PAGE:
In this episode, Dancerace's Callum Dunbar interviews Michael Bickers – founder and director of working capital publishing and events firm BCR Publishing. In the 30-minute chat, Michael gives his verdict on the key shifts reshaping the receivables sector, what traditional lenders can learn from fintechs and why community is key to successful lending.
This episode was recorded in early November 2020. Enjoy!
To find out more about BCR publishing, visit bcrpub.com. To find out more about Dancerace, visit dancerace.com.
Callum Dunbar, Dancerace: Hello, and welcome to another episode of The Ledger - hosting conversations on lending, finance and technology with the brightest minds in the world of working capital and beyond.
Our usual host, Elliot, is on holiday this month, so today’s episode is hosted by me, Callum Dunbar. I head up the Sales and Marketing here at Dancerace, and in today’s discussion, I’m joined by receivables finance publisher and speaker Michael Bickers.
Michael is the founder and director of BCR Publishing. In our chat - which lasts around 30 minutes - we take a whistle-stop tour of working capital over the past two decades, up to the pandemic. We also discuss the importance of community in the world of lending, and Michael gives his thoughts on the future prospects for the sector.
CD: It's a beautiful autumn day here in the Southwest of the UK. It's 4th November, the US is locked in a historic election battle. We're going to be talking about politics shortly, but I want to first introduce our interviewee; Michael Bickers, the Founder and Director of BCR Publishing.
Michael is one of the best connected men in working capital across the globe and his publications are must reads for the industry. We were lucky enough to be at the RFIx event earlier this year before Coronavirus turned the whole world upside down. We learned a lot and met a lot of interesting people which always happens at BCR events. Thanks for joining us, Michael.
Michael Bickers, BCR Publishing: Yes, hi Callum, thank you. Thanks for that very nice introduction and your kind words. I'm not sure everybody would agree with them but yes, I do like to think that myself and as a company we are well connected – something that has been built up over 25 years of working in the sector. One of the great things about working in this sector is that you meet a lot of different people and it makes the whole working environment very pleasant.
That's one of the things I've noticed about this industry. We've dipped into other sectors as well like venture capital and leasing in the past, but this is a particularly friendly industry and people do like to talk to each other and exchange ideas and thoughts.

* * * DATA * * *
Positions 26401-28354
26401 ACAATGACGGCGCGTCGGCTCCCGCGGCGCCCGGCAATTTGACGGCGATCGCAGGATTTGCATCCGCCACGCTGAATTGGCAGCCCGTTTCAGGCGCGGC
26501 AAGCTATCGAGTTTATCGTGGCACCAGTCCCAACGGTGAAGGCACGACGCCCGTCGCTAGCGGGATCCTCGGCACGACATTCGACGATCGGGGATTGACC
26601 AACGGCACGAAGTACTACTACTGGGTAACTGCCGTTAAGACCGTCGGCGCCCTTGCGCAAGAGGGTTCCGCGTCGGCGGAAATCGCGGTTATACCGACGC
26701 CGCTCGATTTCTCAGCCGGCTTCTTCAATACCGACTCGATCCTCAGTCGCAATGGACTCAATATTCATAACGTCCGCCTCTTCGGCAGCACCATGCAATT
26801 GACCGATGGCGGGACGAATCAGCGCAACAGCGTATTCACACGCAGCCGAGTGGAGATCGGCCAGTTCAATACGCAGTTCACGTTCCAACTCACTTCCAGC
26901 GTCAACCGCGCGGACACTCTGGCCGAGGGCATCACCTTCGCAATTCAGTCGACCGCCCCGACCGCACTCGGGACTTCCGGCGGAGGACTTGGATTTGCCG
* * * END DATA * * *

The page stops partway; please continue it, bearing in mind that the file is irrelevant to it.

CD: I think you're right. I've certainly noticed coming into the sector myself how warm and welcoming the reception has been and we're going to talk in a little while about the importance of community and about networking particularly in the post-pandemic world.
Before we get there, I wondered if you could give a brief, potted history of BCR publishing – both our companies go back a long way.
MB: Yes, sure. In fact, myself and Dancerace go back before BCR. BCR started in 1993, but I knew [Dancerace] chairman Anthony Avison before that. I knew Anthony when I was working in the industry, must be 30 years ago, with RDM Factors.
That was a few years before I started BCR in 1993 with our first publication Factoring in the UK. That was borne out of a need for some in-depth information about the factoring industry in the UK. It was still quite a young industry then and I took several months putting that report together. When I published it, it sold pretty well and that was the start of BCR.
Following that publication, we were approached by HMSO which at the time was the government publishers, Her Majesty's Stationery Office, and we ended up publishing the next 2 editions of Factoring in the UK through them. We did another couple of publications with them – one on venture capital and one on leasing and so – until they were privatized. At that point, I went back to publishing directly as BCR.
Over the next few years we introduced our online resource which is now called Trade and Receivables Finance News and in 2001 we started doing events. We started with Receivables Finance International which you mentioned already so that's been going for just over 20 years and in a normal, pre-COVID year we would be doing six, seven or eight events per year. Some in Europe, some in Asia and some as masterclasses and seminars. Today there are three strands to the business: events, publications and our online resource, TRF news.